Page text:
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Kathleen Sebelius: Failed IT Project Manager?
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asksqn
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asksqn,
User Rank: Ninja
4/18/2014 | 9:29:43 PM
Don't Cry for Kathleen
Get real.  As Secretary of HHS, Sebelius didn't have to write the code of the epic fail HHS dot gov site in order to get slammed for it.  As the person at the top of that particular pyramid, she rightfully fell on her sword.  But I personally won't be shedding too many tears for Kathleen as she will most likely end up as a multi-million dollar lobbyist for the same industry she was tasked with watching. 
MedicalQuack
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MedicalQuack,
User Rank: Moderator
4/18/2014 | 3:45:58 PM
Re: Let's go back to 2009...
Thanks for the kudos but I'm no genius in that department just wrote about what I saw.  Maybe it's that hands on background with writing an EMR years ago and integrating it with billing software that does it for me:)  I call it "data mechanics" and I'm just by nature, logical, the scariest thing walking around is a logical woman:)  Coding even accentuated it for me in my views.  I just visualize and of course I read a lot as well.  I spent a couple years at a doctors' office and was a great fly on the wall too as I studied their work flow so I could understand better to design a tool for them, not me:) 

I had already been following some great people though in what they were doing as well such as Dr. Halamka at Harvard who's really a good guy and should really even get more credit that what he does.  Heck I said he should have been nominated somewhere in a post back then.  He gets it and he's grounded with "the real world" and that's what makes him so valuable.  Logic and and real world values combined with any tech and coding skills, very hard to find in one person.  As a matter of fact we have too many that are in the "gray" area out there today.  I had to eat plenty of my dog food and I just learned a lot earlier as everything I created was now the crown jewels either:)  Thank goodness everything wasn't trash either on the other side (grin).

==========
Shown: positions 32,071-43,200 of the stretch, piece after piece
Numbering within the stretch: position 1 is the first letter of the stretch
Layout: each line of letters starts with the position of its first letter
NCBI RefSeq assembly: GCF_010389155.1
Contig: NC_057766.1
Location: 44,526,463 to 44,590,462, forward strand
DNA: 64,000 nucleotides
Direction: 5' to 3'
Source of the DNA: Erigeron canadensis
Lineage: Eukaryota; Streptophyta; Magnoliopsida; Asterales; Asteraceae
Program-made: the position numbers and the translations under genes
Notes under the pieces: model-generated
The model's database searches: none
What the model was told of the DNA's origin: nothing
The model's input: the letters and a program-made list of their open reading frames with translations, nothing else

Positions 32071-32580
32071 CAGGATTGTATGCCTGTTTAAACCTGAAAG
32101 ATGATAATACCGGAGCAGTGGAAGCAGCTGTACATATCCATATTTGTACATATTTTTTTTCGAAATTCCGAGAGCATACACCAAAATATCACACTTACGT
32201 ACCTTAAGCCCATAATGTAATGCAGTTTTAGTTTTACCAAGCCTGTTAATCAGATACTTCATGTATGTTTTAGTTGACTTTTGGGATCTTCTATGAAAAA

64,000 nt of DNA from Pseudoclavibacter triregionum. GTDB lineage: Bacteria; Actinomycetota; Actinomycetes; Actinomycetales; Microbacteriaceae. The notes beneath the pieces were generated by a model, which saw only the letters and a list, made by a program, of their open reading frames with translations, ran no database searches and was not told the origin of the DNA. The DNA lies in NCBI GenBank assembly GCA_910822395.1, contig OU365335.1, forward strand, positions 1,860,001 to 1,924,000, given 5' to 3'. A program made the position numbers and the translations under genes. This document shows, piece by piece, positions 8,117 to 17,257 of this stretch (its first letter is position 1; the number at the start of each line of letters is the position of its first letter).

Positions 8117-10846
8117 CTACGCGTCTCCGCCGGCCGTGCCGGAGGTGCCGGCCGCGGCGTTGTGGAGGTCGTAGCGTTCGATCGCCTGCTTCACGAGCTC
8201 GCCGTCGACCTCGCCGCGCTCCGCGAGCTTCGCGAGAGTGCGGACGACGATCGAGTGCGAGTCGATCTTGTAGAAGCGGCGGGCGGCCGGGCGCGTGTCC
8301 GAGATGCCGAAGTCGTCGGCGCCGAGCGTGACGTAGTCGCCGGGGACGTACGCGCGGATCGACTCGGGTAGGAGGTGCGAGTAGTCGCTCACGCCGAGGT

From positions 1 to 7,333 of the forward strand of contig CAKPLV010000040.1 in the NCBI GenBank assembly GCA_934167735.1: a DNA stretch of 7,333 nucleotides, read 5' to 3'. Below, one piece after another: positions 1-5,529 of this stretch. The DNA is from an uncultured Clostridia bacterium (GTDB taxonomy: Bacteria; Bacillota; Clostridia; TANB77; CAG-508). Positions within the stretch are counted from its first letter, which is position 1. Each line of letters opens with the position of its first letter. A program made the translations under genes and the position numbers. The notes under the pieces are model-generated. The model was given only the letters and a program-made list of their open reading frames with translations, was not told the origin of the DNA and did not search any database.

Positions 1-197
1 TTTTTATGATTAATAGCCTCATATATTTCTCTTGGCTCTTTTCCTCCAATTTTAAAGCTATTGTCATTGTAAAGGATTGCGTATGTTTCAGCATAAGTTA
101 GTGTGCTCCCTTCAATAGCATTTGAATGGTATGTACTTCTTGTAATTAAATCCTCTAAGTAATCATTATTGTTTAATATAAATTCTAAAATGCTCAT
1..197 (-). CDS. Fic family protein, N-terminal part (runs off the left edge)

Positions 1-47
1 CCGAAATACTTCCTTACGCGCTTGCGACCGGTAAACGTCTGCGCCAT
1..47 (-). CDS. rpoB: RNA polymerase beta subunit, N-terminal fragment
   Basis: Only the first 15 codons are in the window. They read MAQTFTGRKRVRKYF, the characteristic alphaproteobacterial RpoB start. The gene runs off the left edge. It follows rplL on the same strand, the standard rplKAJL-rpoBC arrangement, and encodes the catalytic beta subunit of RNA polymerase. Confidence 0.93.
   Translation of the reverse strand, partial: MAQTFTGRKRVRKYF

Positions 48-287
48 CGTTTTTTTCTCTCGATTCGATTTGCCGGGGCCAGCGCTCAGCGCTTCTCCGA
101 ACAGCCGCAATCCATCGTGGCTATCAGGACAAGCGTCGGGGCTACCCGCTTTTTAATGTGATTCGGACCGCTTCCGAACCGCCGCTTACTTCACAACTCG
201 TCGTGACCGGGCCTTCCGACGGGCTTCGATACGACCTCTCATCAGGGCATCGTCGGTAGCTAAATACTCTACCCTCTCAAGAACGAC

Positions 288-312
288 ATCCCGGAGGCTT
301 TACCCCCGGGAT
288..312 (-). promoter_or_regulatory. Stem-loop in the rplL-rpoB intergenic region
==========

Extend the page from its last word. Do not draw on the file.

Sure numbers could have been higher but still a success but now the real works begins after enrollment, fixing all those algos that have to work together with government, insurers, doctors, etc. otherwise you can be enrolled but if you don't get care, what have we done?  Now it's time to deal with all the killer algorithms that were created along the way too as there's a lot of code brought together here that was never connected like this before either. 

http://ducknetweb.blogspot.com/2014/03/obamacare-one-big-attack-of-killer.html
David F. Carr
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David F. Carr,
User Rank: Author
4/18/2014 | 3:00:46 PM
Re: Let's go back to 2009...
@MedicalQualk,

Interesting that you called it that the HHS Secretary job would prove to be "all about health IT." I suspect she came into office thinking the job was alll about healthcare policy, with IT as a detail that others would be responsible for worrying about. Yet the lack of management for IT had very direct consequences for undercutting the policy. Even with the latest enrollment #s trending above expectations, I can't help believing the numbers would be higher if not for the website embarrassment. Certainly, the political fallout was immense, undercutting the whole notion of competence in government.
5Tool
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5Tool,
User Rank: Strategist
4/16/2014 | 9:08:25 PM
Re: Could you have done better than Kathleen Sebelius?
If you ask all your subordinates if the project is "really" on-time, someone along the line will ask for more time and an IT project will never get done.
Thomas Claburn
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Thomas Claburn,
User Rank: Author
4/15/2014 | 7:28:20 PM
Re: She's a politician, not a techie, but...
>She's a politician, not a techie, but... 

I wondering how long it will be feasible to manage technology projects without really understanding the technology involved. Executives who don't realize what they're getting into technologically seem destined to experience this problems again.
rradina